(Nicolas Miranda, 52, who just lost his job, awaits for a loan modification for his Burbank, Calif. home, among thousands of people wait in line at the Los Angeles Convention Center on Thursday, Sept. 30, 2010. A nonprofit group called the Neighborhood Assistance Corporation of America offered the chance to restructure their home loans at lower rates. (AP Photo/Damian Dovarganes)
Now that Bank of America has frozen foreclosure proceedings in all 50 states, the pressure is on other banks to put a halt to foreclosures until someone figures out what’s going on. Bank of America’s action follows weeks of allegations that records were mishandled in the foreclosure process, leading to suspicions that mortgage lenders have been evicting homeowners that shouldn’t have been evicted.
The bank’s decision confirms what many homeowners could’ve told them months ago: They’re not really sure what they’re doing.
Vicki Hugen of Eden Prairie is one of those caught in the mortgage vortex. From the story she tells, it’s not unreasonable to wonder whether some of the people evicted also gave up fighting out of sheer exhaustion from trying to get someone to listen.
Hugen and her husband separated in 2008, and he stopped paying a share of the $3,200-a-month mortgage when he lost his job in January 2009.
Hugen tried to get into Wells Fargo’s loan modification program, called the Home Affordable Modification Plan.
“I went around and around with Wells Fargo in 2009 and finally I made a last-ditch effort and said ‘is the reason I don’t qualify that I haven’t missed a payment yet?” she told me this afternoon. She said she was put on hold before a bank officer said “yes.”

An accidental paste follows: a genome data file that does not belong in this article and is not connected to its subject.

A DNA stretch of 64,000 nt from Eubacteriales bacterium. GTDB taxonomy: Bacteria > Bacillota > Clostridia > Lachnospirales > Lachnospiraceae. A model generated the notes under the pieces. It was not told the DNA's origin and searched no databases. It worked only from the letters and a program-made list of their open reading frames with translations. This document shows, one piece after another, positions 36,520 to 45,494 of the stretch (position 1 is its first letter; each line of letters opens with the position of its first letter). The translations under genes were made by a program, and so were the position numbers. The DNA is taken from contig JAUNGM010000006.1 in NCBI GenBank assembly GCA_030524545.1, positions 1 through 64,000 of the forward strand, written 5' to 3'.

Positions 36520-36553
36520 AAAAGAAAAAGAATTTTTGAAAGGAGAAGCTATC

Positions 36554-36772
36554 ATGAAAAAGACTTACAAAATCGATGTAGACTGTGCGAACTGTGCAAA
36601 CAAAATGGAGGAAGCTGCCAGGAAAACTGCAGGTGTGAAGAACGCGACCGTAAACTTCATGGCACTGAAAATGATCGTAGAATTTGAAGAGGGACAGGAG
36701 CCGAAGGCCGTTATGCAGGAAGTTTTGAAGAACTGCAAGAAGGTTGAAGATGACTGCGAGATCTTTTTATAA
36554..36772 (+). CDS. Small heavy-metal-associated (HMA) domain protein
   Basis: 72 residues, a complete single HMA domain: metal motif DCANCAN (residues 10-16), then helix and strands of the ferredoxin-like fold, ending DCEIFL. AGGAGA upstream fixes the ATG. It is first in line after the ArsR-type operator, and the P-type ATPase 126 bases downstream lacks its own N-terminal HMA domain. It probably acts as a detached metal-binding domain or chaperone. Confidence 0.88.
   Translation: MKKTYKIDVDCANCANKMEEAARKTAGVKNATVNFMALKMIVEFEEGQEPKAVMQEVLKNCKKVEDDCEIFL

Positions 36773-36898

Late last year, she says, her soon-to-be ex-husband offered to give her his share of the house in exchange for not paying alimony. She didn’t know whether to accept the deal because she didn’t know whether she’d be responsible for $3,200 a month or a lower payment on a modified mortgage. Her bank refused to consider her for loan modification until she got a final divorce decree. She couldn’t get a final divorce decree until she made a decision on whether to accept the house from her ex-husband, and she couldn’t accept the house from her ex-husband until the bank modified her mortgage.
Shortly thereafter — almost a year ago — she was told the bank would modify her mortgage — a 10-year, adjustable rate mortgage– and she’d have to pay about $2,064 a month. But before the modification would be permanent, she’d have to pay the $2,064 a month for three months to prove that she could. In the meantime, the remaining amount would be considered unpaid.
But three months became four, then five, then six or more and still the bank did not finalize her mortgage’s modification. The past-due amount, which would have been erased once the loan modification became final, added up.
“Every time I called they kept telling me it should only be another few weeks,” she said. She made 50 phone calls from December 2009 to August 2010 asking the same question. She was also $13,000 in arrears.
At the end of July, she started getting foreclosure notices. She also was told she was no longer in the Home Affordable program at the direction of the “investor” in the mortgage, according to the bank. The “investor,” it turned out, is Bank of America.
She filed a complaint with the bank and began working with another department at Wells Fargo, which told her to ignore the foreclosure letters. Two or three weeks ago, she says, the bank called with good news. “I got all excited” she said, and then she found out that with the principal and interest in a reworked mortgage, her payment would be $120 a month less than the original payment – $1,100 more than the amount she’d been paying.
She’s now filed a complaint with Attorney General Lori Swanson’s office, which is attempting to mediate the dispute. She says her bank is no longer returning her phone calls, and she doesn’t know what effect — if any — today’s announcement by Bank of America will have on her situation.